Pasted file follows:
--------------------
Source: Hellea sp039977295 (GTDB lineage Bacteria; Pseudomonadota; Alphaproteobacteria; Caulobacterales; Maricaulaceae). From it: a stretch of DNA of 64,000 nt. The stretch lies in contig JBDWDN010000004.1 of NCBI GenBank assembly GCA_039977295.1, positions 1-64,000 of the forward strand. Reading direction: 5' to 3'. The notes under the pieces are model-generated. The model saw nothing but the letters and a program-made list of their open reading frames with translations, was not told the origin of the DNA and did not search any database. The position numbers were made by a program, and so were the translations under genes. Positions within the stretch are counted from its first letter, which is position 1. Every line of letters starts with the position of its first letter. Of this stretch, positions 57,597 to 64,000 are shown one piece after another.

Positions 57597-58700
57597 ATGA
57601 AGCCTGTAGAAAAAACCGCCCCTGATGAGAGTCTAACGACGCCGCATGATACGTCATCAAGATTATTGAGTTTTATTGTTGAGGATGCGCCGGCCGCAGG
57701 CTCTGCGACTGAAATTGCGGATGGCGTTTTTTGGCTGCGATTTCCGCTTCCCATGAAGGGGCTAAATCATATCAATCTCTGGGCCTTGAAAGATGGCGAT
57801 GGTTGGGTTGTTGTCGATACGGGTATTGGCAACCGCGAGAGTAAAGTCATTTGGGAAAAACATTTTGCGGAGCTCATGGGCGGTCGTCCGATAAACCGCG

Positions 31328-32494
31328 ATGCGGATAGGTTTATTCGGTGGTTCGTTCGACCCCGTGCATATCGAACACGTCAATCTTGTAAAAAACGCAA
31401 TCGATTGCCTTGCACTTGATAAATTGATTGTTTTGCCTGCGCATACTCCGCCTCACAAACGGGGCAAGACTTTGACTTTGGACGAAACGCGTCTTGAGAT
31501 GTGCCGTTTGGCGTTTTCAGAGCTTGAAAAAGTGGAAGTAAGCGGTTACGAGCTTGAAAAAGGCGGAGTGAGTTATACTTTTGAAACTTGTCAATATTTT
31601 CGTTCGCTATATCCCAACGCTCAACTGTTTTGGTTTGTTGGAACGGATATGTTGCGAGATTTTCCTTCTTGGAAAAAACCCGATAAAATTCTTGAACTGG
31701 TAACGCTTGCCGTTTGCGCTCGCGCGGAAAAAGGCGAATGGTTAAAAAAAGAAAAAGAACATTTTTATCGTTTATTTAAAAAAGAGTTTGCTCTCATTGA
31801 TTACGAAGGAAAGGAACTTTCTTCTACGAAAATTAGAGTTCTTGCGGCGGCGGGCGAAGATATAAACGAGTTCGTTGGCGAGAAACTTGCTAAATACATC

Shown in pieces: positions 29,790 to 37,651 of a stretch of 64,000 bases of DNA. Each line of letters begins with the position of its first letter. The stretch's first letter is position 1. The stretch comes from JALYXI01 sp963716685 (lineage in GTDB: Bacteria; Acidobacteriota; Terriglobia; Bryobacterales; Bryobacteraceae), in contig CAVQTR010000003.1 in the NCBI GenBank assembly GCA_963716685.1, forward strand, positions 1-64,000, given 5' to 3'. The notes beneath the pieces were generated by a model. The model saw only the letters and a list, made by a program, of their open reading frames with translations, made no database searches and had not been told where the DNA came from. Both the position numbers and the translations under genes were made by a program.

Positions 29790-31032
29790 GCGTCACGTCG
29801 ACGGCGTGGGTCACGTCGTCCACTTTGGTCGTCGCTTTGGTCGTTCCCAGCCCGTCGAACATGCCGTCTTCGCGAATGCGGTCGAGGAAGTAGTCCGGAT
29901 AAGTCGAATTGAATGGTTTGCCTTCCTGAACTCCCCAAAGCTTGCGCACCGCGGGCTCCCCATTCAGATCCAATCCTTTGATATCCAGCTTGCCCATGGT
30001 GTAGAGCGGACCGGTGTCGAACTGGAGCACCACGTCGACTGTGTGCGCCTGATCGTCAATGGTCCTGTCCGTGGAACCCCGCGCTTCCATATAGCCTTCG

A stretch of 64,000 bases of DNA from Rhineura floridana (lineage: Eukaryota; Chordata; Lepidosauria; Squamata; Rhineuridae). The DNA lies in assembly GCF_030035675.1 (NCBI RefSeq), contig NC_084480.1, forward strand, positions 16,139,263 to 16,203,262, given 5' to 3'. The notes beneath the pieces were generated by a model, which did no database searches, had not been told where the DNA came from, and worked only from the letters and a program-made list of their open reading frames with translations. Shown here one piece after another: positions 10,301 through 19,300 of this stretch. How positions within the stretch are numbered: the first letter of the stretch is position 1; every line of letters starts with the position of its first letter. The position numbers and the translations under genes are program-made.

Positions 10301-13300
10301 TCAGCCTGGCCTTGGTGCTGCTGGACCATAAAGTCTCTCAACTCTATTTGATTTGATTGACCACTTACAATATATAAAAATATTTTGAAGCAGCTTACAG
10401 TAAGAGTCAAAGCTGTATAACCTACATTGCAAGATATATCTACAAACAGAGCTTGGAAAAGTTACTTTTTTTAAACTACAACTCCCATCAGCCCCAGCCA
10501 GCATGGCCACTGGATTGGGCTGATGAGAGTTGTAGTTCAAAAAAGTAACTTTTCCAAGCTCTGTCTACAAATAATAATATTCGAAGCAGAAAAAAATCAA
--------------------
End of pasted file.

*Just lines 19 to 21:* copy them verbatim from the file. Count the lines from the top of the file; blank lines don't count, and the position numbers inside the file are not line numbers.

30001 GTAGAGCGGACCGGTGTCGAACTGGAGCACCACGTCGACTGTGTGCGCCTGATCGTCAATGGTCCTGTCCGTGGAACCCCGCGCTTCCATATAGCCTTCG

A stretch of 64,000 bases of DNA from Rhineura floridana (lineage: Eukaryota; Chordata; Lepidosauria; Squamata; Rhineuridae). The DNA lies in assembly GCF_030035675.1 (NCBI RefSeq), contig NC_084480.1, forward strand, positions 16,139,263 to 16,203,262, given 5' to 3'. The notes beneath the pieces were generated by a model, which did no database searches, had not been told where the DNA came from, and worked only from the letters and a program-made list of their open reading frames with translations. Shown here one piece after another: positions 10,301 through 19,300 of this stretch. How positions within the stretch are numbered: the first letter of the stretch is position 1; every line of letters starts with the position of its first letter. The position numbers and the translations under genes are program-made.

Positions 10301-13300